Conservative commentator Ben Shapiro challenged Democratic Socialist Alexandria Ocasio-Cortez to a debate during an episode of his eponymous program on Wednesday. But while doing so, Shapiro offered to commit a federal crime.
During the challenge, Shapiro needled his ideological opponent by suggesting she wouldn’t be able to answer his questions. In order to sweeten that deal, Shapiro also offered Ocasio-Cortez a $10,000 campaign contribution if she were to accept his offer.
You’ve noted that you think Republicans are afraid to debate you or talk to you or discuss the issues with you. Not only am I eager to discuss the issues with you, I’m willing to offer $10,000 to your campaign today for you to come on our Sunday special.
There are at least a couple problems here. Namely, a $10,000 campaign contribution would be an express violation of federal law.
In 2002, Congress passed the Bipartisan Campaign Reform Act–commonly referred to as “McCain-Feingold” at the time of passage. This overhaul of the 1974 Federal Election Campaign Act (FECA) had two key features: (1) the eradication of so-called “soft money” (theoretically limitless funds donated to political parties because such funds were previously not subject to contribution limits) from U.S. elections; and (2) severe limitations on the ability of outside interest groups–like corporations and unions–to fund advertisements.
As part of the compromise securing the bill’s passage, individual campaign contribution limits were increased from $1,000 per candidate per cycle to $2,000 per candidate per cycle–with the upper limits indexed to inflation in odd-numbered years (meaning those upper limits occasionally increase.) The law on point is codified at 52 U.S.C. 30116(b) and reads, in relevant part:
No person shall make contributions to any candidate, his or her authorized political committees or agents with respect to any election for Federal office that, in the aggregate, exceed $2,000.
i. The contribution limitation in the introductory text of paragraph (b)(1) of this section shall be increased by the percent difference in the price index in accordance with 11 CFR 110.17.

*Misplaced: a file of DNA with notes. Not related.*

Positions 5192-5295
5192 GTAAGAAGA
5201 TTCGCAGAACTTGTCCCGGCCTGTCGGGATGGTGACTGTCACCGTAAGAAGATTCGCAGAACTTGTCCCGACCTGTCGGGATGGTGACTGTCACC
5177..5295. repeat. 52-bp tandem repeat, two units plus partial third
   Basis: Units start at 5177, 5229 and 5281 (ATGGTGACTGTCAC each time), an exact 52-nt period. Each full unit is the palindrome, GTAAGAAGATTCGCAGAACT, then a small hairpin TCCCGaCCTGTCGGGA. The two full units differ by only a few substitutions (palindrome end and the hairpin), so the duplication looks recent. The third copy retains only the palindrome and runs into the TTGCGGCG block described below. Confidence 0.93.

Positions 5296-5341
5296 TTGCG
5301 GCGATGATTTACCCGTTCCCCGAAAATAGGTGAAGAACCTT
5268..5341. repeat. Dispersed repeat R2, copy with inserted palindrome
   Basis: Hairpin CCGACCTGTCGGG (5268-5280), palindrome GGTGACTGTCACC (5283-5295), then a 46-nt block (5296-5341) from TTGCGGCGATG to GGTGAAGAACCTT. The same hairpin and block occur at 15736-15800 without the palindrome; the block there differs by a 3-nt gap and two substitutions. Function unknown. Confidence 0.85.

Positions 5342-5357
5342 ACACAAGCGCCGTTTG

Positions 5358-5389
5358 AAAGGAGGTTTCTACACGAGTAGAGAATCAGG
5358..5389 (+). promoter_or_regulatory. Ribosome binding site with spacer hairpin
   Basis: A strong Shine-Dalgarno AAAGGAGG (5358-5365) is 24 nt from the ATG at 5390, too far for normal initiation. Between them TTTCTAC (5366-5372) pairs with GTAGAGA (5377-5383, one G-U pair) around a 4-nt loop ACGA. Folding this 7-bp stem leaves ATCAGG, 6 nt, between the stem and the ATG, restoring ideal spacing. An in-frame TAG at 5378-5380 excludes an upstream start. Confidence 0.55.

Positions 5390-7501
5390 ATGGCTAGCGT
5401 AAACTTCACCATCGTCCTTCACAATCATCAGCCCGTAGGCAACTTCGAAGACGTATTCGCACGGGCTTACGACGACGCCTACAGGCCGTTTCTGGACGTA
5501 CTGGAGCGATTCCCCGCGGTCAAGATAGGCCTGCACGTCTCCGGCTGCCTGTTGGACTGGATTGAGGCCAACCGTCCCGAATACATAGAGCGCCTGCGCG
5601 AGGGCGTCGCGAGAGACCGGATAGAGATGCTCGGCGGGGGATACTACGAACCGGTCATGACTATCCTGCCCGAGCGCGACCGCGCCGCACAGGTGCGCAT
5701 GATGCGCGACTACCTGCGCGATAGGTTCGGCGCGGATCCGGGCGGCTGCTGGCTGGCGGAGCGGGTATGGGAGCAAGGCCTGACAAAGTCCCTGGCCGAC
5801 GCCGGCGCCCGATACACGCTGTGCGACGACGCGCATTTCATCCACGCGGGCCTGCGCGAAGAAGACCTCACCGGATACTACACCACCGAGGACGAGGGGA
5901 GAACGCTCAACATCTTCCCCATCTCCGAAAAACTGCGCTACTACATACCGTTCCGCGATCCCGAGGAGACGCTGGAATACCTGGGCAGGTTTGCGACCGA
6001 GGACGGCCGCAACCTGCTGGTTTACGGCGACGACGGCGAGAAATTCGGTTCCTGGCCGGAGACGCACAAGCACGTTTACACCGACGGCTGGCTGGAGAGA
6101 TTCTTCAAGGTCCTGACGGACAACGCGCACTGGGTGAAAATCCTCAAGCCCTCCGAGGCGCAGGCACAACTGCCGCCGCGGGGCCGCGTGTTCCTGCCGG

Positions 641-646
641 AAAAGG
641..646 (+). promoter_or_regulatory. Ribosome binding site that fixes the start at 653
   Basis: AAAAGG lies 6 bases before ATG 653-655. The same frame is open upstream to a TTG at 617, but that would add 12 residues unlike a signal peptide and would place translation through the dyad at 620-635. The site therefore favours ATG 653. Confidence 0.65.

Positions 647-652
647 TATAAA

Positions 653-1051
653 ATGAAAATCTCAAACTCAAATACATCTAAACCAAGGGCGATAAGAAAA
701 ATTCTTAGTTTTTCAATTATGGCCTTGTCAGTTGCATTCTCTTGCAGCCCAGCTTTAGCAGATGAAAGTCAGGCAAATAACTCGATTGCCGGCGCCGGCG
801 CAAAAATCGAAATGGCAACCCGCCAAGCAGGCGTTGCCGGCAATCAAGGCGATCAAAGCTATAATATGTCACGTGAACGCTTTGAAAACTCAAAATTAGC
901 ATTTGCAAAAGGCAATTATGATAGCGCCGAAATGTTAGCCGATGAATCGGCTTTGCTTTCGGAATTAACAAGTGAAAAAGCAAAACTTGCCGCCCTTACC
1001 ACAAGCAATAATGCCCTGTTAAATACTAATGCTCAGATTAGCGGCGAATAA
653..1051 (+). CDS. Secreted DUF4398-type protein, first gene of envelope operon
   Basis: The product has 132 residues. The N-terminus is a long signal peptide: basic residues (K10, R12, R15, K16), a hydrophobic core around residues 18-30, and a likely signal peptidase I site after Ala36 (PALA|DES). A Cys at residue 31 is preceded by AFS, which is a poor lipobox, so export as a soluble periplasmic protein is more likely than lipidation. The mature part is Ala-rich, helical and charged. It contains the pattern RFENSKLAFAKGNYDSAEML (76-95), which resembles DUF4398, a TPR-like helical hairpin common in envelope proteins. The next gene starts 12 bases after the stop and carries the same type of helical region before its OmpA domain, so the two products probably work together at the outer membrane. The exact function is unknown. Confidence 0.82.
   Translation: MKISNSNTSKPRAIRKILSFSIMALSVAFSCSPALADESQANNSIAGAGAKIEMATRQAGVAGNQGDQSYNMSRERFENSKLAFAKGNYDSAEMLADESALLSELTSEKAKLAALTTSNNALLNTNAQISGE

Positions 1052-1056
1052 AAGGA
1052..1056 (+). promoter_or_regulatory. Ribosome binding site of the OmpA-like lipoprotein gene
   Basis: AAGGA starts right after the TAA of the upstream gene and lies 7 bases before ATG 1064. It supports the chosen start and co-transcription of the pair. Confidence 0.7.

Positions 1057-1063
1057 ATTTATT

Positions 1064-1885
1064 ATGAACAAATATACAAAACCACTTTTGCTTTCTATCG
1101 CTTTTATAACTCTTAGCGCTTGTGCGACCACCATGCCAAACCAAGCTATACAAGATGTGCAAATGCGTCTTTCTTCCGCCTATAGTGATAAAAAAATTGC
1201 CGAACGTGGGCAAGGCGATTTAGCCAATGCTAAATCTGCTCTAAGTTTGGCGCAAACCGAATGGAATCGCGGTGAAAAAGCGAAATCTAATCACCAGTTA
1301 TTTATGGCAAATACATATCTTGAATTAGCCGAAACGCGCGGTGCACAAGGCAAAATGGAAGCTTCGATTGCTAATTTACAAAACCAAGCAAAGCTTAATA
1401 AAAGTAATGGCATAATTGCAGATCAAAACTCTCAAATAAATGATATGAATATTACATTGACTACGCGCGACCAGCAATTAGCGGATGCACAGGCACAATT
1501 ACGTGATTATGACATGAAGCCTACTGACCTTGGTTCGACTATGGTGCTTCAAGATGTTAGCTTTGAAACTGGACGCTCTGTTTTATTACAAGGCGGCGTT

According to the Federal Election Commission, individual contribution limits for the 2017-2018 election cycle max out at $2,700 per candidate per cycle. Simple math here: Ben Shapiro offered Alexandria Ocasio-Cortez $7,300 in excess of the federal limits.
And if Ocasio-Cortez were to accept Shapiro’s offer, she’d be committing a crime. Located at 11 CFR 110, the statute notes:
No candidate or political committee shall knowingly accept any contribution or make any expenditure in violation of the provisions of 11 CFR part 110. No officer or employee of a political committee shall knowingly accept a contribution made for the benefit or use of a candidate, or make any expenditure on behalf of a candidate, in violation of any limitation imposed on contributions and expenditures under this part 110.
As for Shapiro himself? According to the “Federal Prosecution of Election Offenses” handbook prepared by the Department of Justice in 2017, Shapiro’s $10,000 campaign contribution–were it to be made–would open the commentator up to charges on a misdemeanor violation of FECA laws. The maximum penalty? One year in prison. Under 52 U.S.C. § 30109(d)(1)(A)(ii):
[A]ggregating $2,000 or more (but less than $25,000) during a calendar year shall be fined under such title, or imprisoned for not more than 1 year, or both.
Does the Department of Justice actually criminally prosecute campaign finance violations. Yes, they do.
Though the most likely result would probably be a hefty fine or a refund.
[image Joshua Blanchard/Getty Images for Politicon]
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